For a very long time now, the generally-held consensus view on where the investments markets were going has been wrong. Not just wrong, but spectacularly wrong. Through the crash of last year and the revival of the last few weeks, everything has been a surprise to professionals who try to figure out where the markets are about to go to. This has been specially damaging to the small investor who tries to time his investments in equities and mutual funds according to what he sees and hears, rather than follow time-tested principles of continuous and steady investments.
The general election results look all set to perpetuate this pattern. I have lost count of the number of people who were waiting for a ‘post-election dip’ to buy into stocks or put in their mutual funds investments. It’s an old cliché that this kind of market timing doesn’t work, and like most clichés, it is true. External events affect markets regularly and severely and they are not predictable.
This election has proven it so strongly that I hope they will convert a new crop of market-timers to the ranks of steady mutual fund investors.
A whole lot of investors seemed to have convinced themselves that these elections were so pre-ordained that it was hardly worth the trouble of holding them. However, like almost every externality that has impacted the investment markets in the last few years, this election has proven to be a shock. Not just investors, even politicians were shocked. No matter what they claim now, till Friday evening all political parties, including the Congress, were preparing for five more years of roughly the same situation as had been thrown up by the 2004 election.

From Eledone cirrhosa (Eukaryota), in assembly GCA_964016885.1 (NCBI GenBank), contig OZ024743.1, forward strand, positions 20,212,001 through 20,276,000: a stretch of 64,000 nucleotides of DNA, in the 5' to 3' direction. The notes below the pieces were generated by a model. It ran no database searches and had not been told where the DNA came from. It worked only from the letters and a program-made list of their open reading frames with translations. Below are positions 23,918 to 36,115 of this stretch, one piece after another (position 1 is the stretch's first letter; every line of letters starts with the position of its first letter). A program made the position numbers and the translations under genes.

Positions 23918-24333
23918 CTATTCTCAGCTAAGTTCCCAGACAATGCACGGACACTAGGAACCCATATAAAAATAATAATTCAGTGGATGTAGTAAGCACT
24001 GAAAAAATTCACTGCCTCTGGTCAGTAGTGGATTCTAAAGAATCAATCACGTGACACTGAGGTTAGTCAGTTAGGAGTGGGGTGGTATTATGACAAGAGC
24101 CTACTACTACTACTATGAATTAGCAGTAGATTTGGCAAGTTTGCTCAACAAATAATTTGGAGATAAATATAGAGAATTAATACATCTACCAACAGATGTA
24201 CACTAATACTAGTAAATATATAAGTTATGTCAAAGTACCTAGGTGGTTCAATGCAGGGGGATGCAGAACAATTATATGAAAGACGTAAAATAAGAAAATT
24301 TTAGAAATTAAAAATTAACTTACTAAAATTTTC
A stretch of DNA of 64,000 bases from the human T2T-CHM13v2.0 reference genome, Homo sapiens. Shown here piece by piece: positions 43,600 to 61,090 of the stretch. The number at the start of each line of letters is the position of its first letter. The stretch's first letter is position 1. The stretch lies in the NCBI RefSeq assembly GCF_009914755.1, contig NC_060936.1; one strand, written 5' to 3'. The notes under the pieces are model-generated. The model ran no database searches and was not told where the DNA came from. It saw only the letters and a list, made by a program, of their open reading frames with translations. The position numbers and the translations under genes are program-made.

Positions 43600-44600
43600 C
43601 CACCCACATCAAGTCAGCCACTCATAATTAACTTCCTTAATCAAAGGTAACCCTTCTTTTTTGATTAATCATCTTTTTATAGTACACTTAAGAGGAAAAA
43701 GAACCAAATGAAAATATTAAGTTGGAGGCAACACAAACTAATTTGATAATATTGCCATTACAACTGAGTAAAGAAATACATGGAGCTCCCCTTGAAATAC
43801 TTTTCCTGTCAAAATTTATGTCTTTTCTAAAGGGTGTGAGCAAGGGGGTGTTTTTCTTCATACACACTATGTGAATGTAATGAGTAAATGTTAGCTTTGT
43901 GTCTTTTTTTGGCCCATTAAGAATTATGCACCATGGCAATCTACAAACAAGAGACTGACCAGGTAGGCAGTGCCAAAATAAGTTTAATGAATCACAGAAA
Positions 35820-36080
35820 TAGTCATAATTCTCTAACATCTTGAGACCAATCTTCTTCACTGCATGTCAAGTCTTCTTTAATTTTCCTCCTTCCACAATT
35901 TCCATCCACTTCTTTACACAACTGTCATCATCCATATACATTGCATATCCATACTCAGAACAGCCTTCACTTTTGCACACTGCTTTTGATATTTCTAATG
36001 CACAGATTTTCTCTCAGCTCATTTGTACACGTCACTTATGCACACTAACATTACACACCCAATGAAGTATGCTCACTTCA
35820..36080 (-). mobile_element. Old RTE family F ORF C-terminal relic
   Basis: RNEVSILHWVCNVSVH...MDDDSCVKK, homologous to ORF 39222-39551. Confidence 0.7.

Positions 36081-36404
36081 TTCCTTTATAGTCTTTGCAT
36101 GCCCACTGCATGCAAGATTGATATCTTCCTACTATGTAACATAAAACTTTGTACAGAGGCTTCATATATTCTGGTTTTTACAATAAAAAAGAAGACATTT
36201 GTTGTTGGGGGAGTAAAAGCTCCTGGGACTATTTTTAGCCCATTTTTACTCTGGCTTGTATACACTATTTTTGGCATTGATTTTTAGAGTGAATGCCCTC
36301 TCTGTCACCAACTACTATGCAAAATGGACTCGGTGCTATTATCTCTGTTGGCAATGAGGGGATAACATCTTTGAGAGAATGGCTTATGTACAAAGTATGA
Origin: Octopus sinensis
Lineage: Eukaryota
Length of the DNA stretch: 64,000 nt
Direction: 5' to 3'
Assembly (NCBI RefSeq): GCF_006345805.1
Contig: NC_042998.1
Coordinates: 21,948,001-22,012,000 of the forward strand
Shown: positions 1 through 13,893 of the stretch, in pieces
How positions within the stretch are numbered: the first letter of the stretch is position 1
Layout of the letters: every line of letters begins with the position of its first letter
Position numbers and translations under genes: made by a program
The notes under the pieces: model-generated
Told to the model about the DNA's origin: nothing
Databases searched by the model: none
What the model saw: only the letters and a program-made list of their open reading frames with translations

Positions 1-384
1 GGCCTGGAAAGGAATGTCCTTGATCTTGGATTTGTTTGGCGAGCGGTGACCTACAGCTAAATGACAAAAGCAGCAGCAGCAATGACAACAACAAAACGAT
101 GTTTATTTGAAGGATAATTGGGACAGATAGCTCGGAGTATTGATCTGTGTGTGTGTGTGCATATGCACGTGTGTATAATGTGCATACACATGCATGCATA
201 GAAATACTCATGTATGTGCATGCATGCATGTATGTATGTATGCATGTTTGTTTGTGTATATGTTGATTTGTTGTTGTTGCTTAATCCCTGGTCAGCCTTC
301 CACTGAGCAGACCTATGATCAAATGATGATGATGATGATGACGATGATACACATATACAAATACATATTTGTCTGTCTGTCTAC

Now, an astounding rally has been foretold. Within hours of election results being revealed, I was hearing magical Sensex numbers like 18,000 and 22,000 in investment managers’ predictions in the months to come. It seems that at 9:55 a.m. on Monday morning, a new golden age was about to dawn in this country. Now, I’m as eager for golden ages as the next Indian, but I wouldn’t think it wise to plan one’s investments around it. I’ve said this in bad times and I’m saying it in good, for an individual mutual fund investor, the only thing that makes sense is to figure out a way of investing that is independent of downward surprises like the global financial crisis as well as upward surprises like these elections. In the short-term, the world is not a predictable place and it’s counter-productive to try and invest as if it is.
A few weeks ago I wrote that the widely announced death of investing principles had turned out to be heavily exaggerated. With this election result, the fact has been underscored even more heavily. As stock prices have recovered, long-running systematic investment plans (SIPs) have again returned to positive territory. I have no doubt that this trend will continue.
However, as we go forward into the new government’s five-year term, there will be successes as well as failures. Just like in the past, investment markets will make moves up as well as down. Given that the global recession is still in full spate, some of the down moves could be quite severe. If you are still one of those who are trying to read either tea leaves or headlines, do yourself a favour. From now on, ignore what’s happening and just invest regularly.